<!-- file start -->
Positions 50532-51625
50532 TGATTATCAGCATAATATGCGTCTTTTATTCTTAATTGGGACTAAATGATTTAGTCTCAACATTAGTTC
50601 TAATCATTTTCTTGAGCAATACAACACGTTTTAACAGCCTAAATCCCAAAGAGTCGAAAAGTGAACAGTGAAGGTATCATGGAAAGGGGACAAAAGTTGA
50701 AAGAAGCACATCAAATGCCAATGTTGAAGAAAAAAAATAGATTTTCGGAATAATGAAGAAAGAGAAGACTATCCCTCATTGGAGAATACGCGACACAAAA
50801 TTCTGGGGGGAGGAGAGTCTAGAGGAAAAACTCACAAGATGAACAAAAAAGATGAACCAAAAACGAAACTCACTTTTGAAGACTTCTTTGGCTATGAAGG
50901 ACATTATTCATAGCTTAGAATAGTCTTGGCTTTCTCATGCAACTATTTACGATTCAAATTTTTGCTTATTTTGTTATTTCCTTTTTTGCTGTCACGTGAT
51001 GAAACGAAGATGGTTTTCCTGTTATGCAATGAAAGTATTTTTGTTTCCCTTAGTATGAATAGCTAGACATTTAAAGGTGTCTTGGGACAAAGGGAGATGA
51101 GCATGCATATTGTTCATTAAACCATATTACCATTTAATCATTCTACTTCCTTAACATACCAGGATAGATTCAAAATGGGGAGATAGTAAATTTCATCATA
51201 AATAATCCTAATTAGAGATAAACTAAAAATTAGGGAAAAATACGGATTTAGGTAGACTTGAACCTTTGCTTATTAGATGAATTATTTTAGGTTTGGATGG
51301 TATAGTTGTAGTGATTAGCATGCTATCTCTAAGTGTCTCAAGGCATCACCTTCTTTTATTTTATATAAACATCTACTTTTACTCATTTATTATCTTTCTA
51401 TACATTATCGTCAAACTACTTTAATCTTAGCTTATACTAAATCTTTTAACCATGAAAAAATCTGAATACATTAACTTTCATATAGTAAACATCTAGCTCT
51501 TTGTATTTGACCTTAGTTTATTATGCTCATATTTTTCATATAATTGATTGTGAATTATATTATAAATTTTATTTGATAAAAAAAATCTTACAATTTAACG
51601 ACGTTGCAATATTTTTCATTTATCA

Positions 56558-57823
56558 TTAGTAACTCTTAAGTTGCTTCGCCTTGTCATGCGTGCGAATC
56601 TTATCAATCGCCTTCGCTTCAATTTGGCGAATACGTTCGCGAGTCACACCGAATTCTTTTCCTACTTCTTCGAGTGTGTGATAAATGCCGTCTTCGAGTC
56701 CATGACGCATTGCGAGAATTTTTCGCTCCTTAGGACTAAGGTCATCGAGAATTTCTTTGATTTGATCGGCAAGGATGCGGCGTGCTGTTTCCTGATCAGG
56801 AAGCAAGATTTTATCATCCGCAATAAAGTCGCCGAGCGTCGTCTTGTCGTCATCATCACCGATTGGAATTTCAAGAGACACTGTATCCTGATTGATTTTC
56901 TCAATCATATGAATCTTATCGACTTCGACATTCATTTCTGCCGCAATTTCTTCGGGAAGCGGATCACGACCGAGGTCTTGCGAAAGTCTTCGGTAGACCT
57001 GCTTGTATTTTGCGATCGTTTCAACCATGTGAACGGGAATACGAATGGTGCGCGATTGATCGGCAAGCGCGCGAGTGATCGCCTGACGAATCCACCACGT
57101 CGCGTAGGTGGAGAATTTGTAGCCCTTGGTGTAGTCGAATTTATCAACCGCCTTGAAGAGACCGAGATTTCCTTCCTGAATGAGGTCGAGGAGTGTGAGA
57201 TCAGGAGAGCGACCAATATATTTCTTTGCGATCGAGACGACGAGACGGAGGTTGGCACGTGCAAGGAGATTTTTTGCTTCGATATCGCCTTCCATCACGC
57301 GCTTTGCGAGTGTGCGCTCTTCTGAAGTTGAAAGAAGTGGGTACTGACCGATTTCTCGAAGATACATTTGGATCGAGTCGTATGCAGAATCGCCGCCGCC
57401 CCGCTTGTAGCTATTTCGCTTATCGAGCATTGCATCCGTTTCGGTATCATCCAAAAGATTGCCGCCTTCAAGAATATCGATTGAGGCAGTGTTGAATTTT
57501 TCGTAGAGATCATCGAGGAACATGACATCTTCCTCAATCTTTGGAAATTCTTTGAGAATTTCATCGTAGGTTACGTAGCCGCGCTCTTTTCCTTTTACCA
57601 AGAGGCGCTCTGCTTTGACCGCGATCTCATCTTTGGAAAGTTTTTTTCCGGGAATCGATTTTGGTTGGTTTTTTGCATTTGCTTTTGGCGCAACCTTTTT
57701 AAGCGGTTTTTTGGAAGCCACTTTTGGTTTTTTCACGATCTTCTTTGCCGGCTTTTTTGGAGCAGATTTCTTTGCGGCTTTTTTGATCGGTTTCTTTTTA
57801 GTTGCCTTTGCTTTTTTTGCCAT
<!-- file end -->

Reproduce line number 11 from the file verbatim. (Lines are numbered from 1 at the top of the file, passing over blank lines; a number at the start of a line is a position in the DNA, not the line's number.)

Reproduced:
51401 TACATTATCGTCAAACTACTTTAATCTTAGCTTATACTAAATCTTTTAACCATGAAAAAATCTGAATACATTAACTTTCATATAGTAAACATCTAGCTCT